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Biophilic Design and Nature’s Health Benefits

At NeoCon 2023 we continued to see biophilic design becoming more and more important in commercial interior design. That is because experiencing nature is good for our physical and mental health. Over the past century, humans have moved from areas surrounded by nature to more urban environments with less access to green spaces. However, studies increasingly show many benefits to living in environments surrounded by nature. According to a 2019 study by Matthew White at the University of Exeter, “people who spend two hours a week in green spaces are substantially more likely to report good health and psychological well-being” than those that did not. Richard Louv, the author of Last Child in the Woods, published in 2005, notes that “nature is not only nice to have, but it’s a have-to-have for physical health and cognitive functioning.”

But what are the physical and mental health benefits of spending time in nature? And what can designers do to tap into nature’s potential?

Nature’s Effects on Physical Health 

As long as individuals feel safe in their environments, there are many physical benefits to being in nature, many of which are tied directly to mental health benefits (see the following section to learn more). Time in nature can relieve stress, which can lower blood pressure and heart rate, decrease stress hormones, and increase the immune system’s function. All of these factors can help reduce the risk of cardiovascular disease. Additionally, time in nature can promote a more active lifestyle – which further contributes to the benefits listed above. 

Nature’s Effects on Mental Health

The mental health benefits associated with time in nature are dependent on many different factors, including an individual’s socioeconomic status, residential location, occupation, and age, to name a few. However, for many individuals, time in nature and exposure to sunlight can improve mood and contribute to a positive and happy well-being. This can lead to reduced stress, a sense of meaning, increased cognitive function and memory, a creative mindset, and better performance in daily tasks. Additionally, access to nature can help boost a sense of community and offer gathering spaces for neighbors in urban communities. 

Introduction to Biophilic Design

When thinking about incorporating nature into commercial design, start by exploring the idea of biophilic design. The term biophilic means “the human tendency to interact with other forms of life.” In this design instance, biophilic refers to creating an environment that incorporates nature harmoniously. Many workplaces create spaces that keep nature in mind to boost worker productivity and work to be eco-friendly.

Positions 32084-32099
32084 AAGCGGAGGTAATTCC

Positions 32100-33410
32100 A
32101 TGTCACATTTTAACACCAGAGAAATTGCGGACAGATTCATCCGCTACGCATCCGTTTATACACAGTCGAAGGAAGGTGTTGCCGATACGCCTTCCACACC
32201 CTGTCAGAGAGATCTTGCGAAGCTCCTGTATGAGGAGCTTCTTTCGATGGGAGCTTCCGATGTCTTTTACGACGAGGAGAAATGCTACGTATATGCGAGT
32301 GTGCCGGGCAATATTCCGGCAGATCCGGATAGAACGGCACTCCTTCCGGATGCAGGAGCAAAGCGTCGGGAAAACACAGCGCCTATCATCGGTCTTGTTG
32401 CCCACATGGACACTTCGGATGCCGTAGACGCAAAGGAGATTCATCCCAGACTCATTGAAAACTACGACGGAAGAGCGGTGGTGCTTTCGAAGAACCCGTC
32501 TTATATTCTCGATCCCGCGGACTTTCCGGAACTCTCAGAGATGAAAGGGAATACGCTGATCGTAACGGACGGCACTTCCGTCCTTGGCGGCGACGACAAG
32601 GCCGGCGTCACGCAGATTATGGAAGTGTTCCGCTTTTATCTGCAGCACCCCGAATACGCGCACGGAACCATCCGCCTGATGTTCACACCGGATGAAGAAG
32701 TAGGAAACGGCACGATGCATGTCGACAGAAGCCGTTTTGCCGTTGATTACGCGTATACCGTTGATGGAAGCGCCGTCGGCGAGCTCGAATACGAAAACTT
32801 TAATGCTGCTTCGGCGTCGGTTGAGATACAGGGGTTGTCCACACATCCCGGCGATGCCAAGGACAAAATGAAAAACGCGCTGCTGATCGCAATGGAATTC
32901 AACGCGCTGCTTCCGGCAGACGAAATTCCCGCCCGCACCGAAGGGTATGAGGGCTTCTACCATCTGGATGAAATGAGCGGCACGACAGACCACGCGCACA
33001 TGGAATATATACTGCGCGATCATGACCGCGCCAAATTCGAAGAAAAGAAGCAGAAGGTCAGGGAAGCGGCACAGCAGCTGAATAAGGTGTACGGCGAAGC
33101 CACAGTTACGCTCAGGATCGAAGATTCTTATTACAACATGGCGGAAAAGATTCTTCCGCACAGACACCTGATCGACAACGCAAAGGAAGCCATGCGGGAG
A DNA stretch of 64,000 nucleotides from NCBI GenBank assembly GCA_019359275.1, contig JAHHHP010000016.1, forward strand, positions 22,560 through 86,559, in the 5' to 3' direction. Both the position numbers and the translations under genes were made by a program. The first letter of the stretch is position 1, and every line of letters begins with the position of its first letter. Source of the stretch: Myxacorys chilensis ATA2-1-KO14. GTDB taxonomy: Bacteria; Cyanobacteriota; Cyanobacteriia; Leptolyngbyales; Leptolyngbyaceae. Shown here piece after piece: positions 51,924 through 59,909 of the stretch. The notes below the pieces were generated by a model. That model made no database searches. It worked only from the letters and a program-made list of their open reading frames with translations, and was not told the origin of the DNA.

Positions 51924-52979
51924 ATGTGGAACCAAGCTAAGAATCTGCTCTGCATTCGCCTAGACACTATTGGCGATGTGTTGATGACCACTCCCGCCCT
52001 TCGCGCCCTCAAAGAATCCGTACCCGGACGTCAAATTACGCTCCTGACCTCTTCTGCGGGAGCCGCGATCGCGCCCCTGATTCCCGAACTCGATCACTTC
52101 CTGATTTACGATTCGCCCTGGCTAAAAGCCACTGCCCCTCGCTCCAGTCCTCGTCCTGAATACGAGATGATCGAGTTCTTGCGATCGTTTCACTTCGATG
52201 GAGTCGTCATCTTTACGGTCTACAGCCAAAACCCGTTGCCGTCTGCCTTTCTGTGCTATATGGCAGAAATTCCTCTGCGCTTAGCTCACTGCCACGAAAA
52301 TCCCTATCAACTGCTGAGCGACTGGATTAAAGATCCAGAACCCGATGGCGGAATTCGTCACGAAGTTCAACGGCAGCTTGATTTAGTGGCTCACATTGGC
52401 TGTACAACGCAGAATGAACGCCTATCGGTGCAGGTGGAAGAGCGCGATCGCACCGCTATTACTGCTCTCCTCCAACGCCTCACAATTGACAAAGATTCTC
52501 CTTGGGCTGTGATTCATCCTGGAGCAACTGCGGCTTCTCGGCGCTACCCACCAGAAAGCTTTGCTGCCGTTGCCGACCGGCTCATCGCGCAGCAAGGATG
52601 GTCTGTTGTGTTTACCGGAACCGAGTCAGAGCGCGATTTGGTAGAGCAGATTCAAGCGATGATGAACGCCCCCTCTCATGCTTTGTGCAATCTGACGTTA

Some ways to achieve biophilic design are: 

  • Incorporating indoor plants into your design concept – try a living wall!
  • Designing with lots of access to natural light – windows, skylights, open-air spaces. 
  • Incorporate water features – fountains and indoor ponds are two examples.  
  • Mimic patterns found in nature in your design, and consider designing with natural materials (stone, wood, etc).
  • Bring in fresh air!
  • Choose muted and more natural tones and colors in your designs. 
  • Incorporate sound and smell to capture all the senses that nature can enhance. 

Additional Reading

Looking to learn more? Check out some of the resources we linked to and some of our favorite articles we came across in our research. 

Ecopsychology: How Immersion in Nature Benefits Your HealthJim Robbins, Yale Environment 360
The Outdoors and Nature Mental Health America
Biophilic Design is Good for Your Health and How to Use It at HomeMasterClass

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Emma Becker

Emma Becker is a teaching artist and arts administrator working in the state of Rhode Island. She believes art, creativity, and self-expression are essential parts of education. The daughter of a weaver, she grew up surrounded by textiles and developed a deep respect for textiles and their makers.


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